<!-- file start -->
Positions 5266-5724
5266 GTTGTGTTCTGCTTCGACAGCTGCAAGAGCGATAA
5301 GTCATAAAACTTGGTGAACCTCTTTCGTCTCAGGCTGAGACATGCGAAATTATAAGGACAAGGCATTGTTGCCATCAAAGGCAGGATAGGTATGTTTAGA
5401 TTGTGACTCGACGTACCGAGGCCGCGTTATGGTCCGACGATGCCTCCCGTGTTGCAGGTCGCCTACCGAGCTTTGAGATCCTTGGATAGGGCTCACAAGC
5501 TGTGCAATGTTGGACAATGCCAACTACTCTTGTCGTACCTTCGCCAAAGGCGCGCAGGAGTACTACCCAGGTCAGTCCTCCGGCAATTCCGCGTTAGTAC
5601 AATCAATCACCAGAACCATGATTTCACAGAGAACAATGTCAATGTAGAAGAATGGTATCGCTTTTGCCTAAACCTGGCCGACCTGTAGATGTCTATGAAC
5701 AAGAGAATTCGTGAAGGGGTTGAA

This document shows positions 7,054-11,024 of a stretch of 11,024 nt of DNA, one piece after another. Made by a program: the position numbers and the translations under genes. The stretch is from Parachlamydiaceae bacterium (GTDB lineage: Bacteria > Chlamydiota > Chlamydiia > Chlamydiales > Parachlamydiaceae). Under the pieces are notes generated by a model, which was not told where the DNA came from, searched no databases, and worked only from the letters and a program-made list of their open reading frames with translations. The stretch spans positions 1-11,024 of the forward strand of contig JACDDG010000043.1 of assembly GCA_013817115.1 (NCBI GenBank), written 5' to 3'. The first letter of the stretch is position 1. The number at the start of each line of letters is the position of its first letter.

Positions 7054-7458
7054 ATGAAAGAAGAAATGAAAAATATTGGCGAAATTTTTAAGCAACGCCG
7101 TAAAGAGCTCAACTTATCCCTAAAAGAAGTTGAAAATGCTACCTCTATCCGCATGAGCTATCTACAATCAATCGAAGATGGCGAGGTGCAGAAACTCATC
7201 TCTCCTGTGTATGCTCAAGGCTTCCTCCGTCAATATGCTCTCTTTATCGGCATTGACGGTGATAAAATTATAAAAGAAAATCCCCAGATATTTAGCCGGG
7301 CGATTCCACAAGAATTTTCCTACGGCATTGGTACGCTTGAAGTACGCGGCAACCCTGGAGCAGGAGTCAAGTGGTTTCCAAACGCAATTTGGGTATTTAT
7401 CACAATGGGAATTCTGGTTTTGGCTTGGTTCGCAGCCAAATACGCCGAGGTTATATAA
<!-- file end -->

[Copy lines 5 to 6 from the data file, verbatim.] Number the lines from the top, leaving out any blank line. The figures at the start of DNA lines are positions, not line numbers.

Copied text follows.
5501 TGTGCAATGTTGGACAATGCCAACTACTCTTGTCGTACCTTCGCCAAAGGCGCGCAGGAGTACTACCCAGGTCAGTCCTCCGGCAATTCCGCGTTAGTAC
5601 AATCAATCACCAGAACCATGATTTCACAGAGAACAATGTCAATGTAGAAGAATGGTATCGCTTTTGCCTAAACCTGGCCGACCTGTAGATGTCTATGAAC